Prison conditions remained harsh and in some cases life threatening. Problems included overcrowding, use of police stations as detention facilities, a shortage of prison guards, and inadequate health care.
Physical Conditions: Problems included overcrowding, lack of medical services, lack of potable water, inadequate ventilation, lighting, and sewage treatment. As of September the prison system had an intended capacity of 8,576 persons but held 15,124 prisoners (14,056 male inmates and 1,068 female). In an effort to alleviate overcrowding, during the year the government released 901 inmates who had completed two-thirds of their sentences and released another 101 inmates on parole.
Authorities held men and women, and juveniles and adults, separately. Pretrial detainees shared cells with convicted prisoners due to space constraints, but prison authorities began to separate the two groups during the year. Through September, authorities separated 48 percent of pretrial detainees from convicted prisoners. As of September pretrial detainees were separated from convicted prisoners only in the prisons of Algarrobos, Llano Bonito, and La Chorrera. Although prison conditions for women were generally better than those for men, both populations remained in overcrowded facilities, with poor medical care and lack of basic supplies for personal hygiene. Juvenile pretrial and custodial detention centers also suffered from overcrowding and poor conditions. Inmates had inadequate supervision. There were only 726 prison guards nationwide. Funds to hire 200 new prison guards were approved in June, and by September 125 new prison guards were hired and in training. In all prisons inmates complained of limited time outside cells and limited access for family members. Small jails attached to local police stations sometimes held prisoners for days or weeks, and police officers who guarded them lacked the necessary custodial training to prevent abuses.
Prison medical care was inadequate due to lack of personnel and medical resources. The Office of the Ombudsman reported that there were three physicians at the La Joya-La Joyita complex, one in the women’s prison, one in the Colon prison, one in El Renacer, and one in Tinajitas. Clinics within La Joya and La Joyita prisons provided first-aid assistance but lacked the capacity to attend to serious medical problems. Between January and June, there were 20,026 cases of medical assistance to inmates nationwide, compared with 37,453 during all of 2012. La Joyita had a 60-bed clinic, but it remained underused due to the lack of guards to watch ill detainees. In many cases authorities transferred patients to public clinics instead, but there often were difficulties arranging for transportation of the inmates to public clinics. Only one ambulance was in service. HIV/AIDS, tuberculosis, and other communicable diseases were common among the prison population. Between January and September, an estimated 45 percent of medical appointments were missed due to a lack of escorts from the National Police. Of the 167 complaints by prisoners to the Office of the Ombudsman as of November, the overwhelming majority were related to poor or inadequate medical attention or problems with the transportation system to attend medical appointments.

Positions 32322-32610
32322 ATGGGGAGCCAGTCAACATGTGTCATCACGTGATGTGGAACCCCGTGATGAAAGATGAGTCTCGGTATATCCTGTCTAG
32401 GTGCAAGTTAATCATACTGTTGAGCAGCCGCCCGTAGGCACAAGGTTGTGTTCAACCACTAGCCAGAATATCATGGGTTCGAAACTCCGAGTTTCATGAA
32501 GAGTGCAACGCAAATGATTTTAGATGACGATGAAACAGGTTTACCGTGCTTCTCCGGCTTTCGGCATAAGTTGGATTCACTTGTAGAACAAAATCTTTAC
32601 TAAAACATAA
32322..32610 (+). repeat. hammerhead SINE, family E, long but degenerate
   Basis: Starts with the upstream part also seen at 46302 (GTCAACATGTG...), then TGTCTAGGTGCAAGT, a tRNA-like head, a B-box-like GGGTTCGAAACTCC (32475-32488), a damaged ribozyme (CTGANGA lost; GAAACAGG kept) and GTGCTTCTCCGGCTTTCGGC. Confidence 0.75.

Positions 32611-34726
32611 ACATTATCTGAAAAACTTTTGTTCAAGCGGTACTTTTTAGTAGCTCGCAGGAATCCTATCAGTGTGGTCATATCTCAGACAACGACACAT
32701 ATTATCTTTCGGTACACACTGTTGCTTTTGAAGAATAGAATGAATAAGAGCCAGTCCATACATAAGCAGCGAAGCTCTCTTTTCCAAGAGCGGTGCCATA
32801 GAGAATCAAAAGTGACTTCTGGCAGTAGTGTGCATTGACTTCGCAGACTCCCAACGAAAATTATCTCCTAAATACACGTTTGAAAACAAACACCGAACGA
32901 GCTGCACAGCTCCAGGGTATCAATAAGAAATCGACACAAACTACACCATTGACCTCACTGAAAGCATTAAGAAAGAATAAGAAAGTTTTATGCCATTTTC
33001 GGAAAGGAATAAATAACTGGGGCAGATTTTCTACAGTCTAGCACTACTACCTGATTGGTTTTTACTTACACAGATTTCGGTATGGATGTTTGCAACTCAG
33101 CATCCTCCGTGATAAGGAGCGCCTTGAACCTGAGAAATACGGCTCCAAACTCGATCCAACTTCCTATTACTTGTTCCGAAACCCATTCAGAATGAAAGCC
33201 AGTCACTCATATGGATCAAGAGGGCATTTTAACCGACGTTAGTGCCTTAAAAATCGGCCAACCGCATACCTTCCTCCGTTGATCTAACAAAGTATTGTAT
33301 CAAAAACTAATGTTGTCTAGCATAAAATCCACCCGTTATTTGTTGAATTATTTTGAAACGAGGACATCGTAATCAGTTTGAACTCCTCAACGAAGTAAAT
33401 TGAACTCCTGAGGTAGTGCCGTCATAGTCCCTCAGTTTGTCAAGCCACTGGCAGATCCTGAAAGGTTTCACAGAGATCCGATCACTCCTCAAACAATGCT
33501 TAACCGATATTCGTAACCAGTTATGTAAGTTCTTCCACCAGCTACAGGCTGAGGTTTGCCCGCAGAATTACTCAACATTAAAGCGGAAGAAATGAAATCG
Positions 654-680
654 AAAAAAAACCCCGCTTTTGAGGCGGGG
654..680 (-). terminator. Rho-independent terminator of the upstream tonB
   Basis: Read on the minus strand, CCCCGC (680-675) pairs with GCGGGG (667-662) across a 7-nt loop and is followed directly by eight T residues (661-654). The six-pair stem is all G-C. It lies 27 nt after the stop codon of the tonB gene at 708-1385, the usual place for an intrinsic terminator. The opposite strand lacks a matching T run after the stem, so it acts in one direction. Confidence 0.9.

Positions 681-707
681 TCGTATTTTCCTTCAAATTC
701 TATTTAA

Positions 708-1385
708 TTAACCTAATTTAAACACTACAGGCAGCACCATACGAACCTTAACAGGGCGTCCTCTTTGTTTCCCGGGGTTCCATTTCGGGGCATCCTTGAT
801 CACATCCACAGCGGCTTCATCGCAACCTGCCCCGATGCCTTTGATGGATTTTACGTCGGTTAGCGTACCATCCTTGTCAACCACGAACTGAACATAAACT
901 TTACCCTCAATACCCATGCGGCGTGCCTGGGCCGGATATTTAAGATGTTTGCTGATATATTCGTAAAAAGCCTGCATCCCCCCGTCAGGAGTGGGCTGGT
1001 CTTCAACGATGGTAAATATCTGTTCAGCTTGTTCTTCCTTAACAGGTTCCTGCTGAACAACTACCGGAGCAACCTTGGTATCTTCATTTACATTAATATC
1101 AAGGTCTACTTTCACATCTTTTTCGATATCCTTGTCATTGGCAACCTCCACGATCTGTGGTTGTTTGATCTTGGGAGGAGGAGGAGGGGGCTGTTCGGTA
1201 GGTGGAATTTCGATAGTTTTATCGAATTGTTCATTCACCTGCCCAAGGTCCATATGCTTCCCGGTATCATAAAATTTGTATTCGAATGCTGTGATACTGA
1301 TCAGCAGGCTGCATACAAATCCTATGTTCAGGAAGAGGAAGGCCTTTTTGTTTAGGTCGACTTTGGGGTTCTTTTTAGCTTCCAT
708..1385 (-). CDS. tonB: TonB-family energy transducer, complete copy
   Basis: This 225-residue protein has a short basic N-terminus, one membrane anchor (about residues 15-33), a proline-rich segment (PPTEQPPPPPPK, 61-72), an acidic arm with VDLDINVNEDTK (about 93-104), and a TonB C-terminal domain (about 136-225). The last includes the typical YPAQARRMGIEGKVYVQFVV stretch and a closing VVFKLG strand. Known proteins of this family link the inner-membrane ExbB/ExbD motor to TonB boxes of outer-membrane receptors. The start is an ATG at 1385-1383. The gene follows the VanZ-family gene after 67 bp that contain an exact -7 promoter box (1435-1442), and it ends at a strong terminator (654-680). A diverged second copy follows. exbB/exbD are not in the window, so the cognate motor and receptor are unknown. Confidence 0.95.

As of November four inmates were killed in inmate-on-inmate violence in prisons, five died of HIV, five died of heart attacks, two died from tuberculosis, one died of cancer, and five died of natural causes.
As of September, 3,904 inmates were enrolled in education programs inside and outside the prisons, and 1,829 worked inside and outside the prisons. The system continued to apply the “2x1” reduction in time served (one day reduced for each two days of work or study).